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Social Effects

There is rejection and ostracism often associated with arsenic poisoning.   Such rejection and ostracism are found most often in the poor and very poor of rural areas, and affects women much more than men.


Let us look at an example, of a wife and mother (Sakhina) with arsenic poisoning in a rural area.  The following account is in her own words.

Visible signs of arsenic can lead to ostracism, divorce and other signs of rejection.

Three years back I started feeling that I am losing appetite. Then I found black spots in different parts of my body. A rural quack told me not to worry. But those spots got larger day by day. I had severe pains in those spots. People around me started saying that you are caught with leprosy which is caused by evil spirits and some sin committed by you. People around me started neglecting me, including even my household members. The marriage of my third daughter was about to be ready. The [groom]-side came and said that they are not agreeable to this marriage because I have a serious disease. My daughter has no spots like me. She is frustrated; and she no more visits her peers. My husband blames me, and at times warns me of an imminent divorce. What shall I do? What is my fault?.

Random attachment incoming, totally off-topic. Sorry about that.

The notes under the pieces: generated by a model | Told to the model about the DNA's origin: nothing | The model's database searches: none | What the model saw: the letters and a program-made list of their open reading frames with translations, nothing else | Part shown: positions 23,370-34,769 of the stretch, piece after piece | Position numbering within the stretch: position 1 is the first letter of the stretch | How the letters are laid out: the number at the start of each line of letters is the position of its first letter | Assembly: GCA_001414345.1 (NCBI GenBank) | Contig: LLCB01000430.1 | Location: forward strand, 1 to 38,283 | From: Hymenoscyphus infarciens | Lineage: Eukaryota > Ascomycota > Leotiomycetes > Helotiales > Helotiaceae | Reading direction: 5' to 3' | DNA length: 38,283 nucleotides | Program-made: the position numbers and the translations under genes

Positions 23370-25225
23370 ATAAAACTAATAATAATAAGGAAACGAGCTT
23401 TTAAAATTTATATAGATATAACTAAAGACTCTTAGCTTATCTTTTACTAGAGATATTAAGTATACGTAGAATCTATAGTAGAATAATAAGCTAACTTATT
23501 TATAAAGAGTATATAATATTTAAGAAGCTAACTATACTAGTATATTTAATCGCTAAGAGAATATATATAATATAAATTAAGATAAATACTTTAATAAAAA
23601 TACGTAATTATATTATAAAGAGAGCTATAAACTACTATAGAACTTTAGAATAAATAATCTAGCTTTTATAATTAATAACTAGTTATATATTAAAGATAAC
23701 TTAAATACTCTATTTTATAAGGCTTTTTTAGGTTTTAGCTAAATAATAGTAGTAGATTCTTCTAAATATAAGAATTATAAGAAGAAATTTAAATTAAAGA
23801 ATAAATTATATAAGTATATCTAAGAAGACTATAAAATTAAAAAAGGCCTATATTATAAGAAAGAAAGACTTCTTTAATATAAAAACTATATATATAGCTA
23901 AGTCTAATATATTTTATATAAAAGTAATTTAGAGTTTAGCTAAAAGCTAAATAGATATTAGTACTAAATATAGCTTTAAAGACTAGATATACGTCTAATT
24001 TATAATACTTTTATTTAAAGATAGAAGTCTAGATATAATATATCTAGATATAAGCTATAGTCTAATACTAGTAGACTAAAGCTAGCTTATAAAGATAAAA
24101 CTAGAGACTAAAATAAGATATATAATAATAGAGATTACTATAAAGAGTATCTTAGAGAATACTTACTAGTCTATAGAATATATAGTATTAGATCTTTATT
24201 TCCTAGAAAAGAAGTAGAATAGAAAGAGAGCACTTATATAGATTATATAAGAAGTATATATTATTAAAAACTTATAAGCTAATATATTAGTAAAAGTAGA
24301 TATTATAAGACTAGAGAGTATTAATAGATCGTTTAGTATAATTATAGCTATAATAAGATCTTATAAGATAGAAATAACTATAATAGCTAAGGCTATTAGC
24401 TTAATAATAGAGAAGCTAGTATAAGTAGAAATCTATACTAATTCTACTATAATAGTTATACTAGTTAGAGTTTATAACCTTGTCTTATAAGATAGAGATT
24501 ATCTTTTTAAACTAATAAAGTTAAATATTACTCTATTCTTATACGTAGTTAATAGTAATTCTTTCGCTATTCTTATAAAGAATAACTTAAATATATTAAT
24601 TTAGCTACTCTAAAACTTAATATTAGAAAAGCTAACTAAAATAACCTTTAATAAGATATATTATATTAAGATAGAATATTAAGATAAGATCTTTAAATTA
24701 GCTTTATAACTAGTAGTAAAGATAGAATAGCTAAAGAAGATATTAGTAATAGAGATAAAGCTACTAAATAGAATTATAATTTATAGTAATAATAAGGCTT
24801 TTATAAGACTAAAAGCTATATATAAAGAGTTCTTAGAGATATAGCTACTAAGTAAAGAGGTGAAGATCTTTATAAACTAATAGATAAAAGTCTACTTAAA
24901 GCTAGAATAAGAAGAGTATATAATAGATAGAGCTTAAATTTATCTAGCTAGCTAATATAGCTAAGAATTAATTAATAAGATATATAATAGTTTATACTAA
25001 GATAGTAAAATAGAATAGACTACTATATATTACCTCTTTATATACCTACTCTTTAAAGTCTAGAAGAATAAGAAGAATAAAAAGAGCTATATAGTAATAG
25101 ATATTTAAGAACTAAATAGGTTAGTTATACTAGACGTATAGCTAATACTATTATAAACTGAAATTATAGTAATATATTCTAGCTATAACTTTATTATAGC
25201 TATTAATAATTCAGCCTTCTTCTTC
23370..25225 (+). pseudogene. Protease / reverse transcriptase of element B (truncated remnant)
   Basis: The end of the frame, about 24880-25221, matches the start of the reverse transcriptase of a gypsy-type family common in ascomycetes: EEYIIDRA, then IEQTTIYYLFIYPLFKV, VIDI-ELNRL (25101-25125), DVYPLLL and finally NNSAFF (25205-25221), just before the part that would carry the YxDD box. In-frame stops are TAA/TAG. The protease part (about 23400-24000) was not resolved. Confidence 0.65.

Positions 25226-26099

The social effects of arsenic also can’t be ignored.  It affects children’s cognitive abilities; there are economic problems when people become impaired and can’t work or go to school.   For the poor, who for many reasons suffer the greatest effects, these conditions lead to yet another poverty trap.

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